As the U.S. struggles with getting a hold on the novel coronavirus outbreak tearing through the country, black and Latino communities have been disproportionately affected by the pandemic, according to multiple reports released Tuesday.
In Louisiana, a state of 4.6 million in the deep south, blacks have made up a highly disproportionate number of COVID-19 deaths. Despite making up about 32% of the state's population, black Americans have accounted for more than 70% of deaths caused by the virus, according to state data.
Governor John Bell Edwards told reporters at a news conference Monday his state is "seeing disparities" in the number of people who have died from the disease.
"Obviously this is a big disparity, and we are going to try to figure out what that is attributable to and what we can do about that as quickly as possible," he said.
The state data will be updated every week.
Most U.S. states have not provided a racial breakdown of the number of COVID-19 deaths or cases, but at least nine states and the District of Columbia have disclosed data, according to the Hill news website.
Despite having a population that sits at about the middle of all of the U.S.'s 50 states, Louisiana is the fifth hardest-hit by the outbreak with 14,867 confirmed infections, according to data from Johns Hopkins University. That toll includes 512 deaths.
The Washington Post newspaper separately reported in Wisconsin, a state where blacks account for just 6% of the population, the group nonetheless makes up almost half of virus-related deaths there with blacks particularly hard-hit in Milwaukee county.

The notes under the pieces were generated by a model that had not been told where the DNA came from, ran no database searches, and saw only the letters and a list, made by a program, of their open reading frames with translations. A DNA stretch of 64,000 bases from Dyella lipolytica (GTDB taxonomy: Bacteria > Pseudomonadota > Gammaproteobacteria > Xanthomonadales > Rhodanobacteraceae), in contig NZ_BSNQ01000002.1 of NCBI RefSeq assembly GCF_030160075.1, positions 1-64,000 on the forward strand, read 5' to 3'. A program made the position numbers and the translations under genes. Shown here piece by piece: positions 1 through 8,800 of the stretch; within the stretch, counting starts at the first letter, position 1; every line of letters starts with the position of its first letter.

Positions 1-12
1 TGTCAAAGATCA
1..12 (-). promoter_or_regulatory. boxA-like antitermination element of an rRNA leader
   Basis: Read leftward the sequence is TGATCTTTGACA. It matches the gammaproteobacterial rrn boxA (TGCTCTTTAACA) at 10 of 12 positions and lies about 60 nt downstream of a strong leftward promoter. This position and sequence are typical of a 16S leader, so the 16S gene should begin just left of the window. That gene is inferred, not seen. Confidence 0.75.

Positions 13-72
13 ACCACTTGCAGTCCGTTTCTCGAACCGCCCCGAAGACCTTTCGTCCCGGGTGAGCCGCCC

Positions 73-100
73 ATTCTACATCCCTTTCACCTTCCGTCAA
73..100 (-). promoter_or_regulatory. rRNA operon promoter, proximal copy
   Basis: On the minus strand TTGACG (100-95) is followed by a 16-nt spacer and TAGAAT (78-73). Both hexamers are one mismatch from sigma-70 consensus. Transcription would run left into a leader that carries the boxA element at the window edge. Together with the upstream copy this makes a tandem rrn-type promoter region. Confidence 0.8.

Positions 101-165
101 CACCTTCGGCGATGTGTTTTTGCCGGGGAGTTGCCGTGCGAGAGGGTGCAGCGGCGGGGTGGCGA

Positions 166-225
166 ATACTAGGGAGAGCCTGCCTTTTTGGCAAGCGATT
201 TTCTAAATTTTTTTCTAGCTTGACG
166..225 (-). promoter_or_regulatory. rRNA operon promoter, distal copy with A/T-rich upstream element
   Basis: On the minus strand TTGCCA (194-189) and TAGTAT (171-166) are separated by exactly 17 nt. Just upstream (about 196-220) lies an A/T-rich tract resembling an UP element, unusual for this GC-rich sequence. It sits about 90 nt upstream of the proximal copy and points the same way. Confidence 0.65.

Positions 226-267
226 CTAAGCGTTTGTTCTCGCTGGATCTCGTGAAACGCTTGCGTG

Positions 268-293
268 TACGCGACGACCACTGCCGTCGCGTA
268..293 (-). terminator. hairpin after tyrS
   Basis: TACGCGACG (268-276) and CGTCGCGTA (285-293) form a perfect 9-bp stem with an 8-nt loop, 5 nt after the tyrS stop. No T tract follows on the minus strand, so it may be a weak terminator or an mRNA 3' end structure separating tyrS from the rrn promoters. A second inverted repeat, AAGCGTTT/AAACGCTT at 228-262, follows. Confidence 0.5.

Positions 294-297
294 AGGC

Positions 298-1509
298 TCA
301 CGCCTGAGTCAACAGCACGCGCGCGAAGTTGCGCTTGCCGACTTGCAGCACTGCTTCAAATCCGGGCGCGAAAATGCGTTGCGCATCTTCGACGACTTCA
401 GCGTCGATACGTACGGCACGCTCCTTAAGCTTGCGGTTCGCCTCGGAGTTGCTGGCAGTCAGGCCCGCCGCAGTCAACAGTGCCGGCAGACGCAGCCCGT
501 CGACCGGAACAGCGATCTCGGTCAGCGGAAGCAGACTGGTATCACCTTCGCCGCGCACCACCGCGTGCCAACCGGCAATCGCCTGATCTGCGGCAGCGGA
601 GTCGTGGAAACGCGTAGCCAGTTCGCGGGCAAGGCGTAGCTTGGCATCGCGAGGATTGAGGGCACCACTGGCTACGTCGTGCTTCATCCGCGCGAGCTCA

Blacks made up 33 of the 45 deaths, or about 73%, according to the Post.
It found similar patterns in black communities in Chicago, Detroit and New Orleans.
Data from the Chicago Department of Public Health shows blacks make up 81 of the 118 deaths recorded. That is nearly 70% of total fatalities in the U.S.'s third-most-populous city.
“At first, we thought this disease wasn’t about us,” said Yaya Shareef, a Milwaukee mother of four who was interviewed by the Post. “Then, we thought it was elders who should be concerned. Then, it was those whose immune systems were compromised. But now, it’s my neighbors.”
Nationwide, black Americans tend to have higher rates of chronic health conditions like hypertension, heart disease and diabetes, than do white Americans. The same is true for Latinos.
The conditions put individuals at greater risk for death caused by COVID-19, the respiratory disease caused by the novel coronavirus.
U.S. congressman Joaquin Castro noted the risk factors for Latinos, noting the group is also less likely to have access to health care, according to the Hill.
“Locally, we are already seeing evidence that communities of color, including immigrant communities, have higher rates of coronavirus cases, even though testing is still not widely available,” Castro, who is the chairman of the Hispanic Congressional Caucus, told the Hill.
“We also know that Latino communities are especially vulnerable since they are more likely to be un- or underinsured, do not have equal access to health care services and less than 1 in 5 Latino workers can work from home,” he added.
The Centers for Disease Control and Preventions, which releases official U.S. coronavirus tally, has yet to release a breakdown based on race and ethnicity. But a representative told the Hill that it could do so as early as this week.Anadolu Agency website contains only a portion of the news stories offered to subscribers in the AA News Broadcasting System (HAS), and in summarized form. Please contact us for subscription options.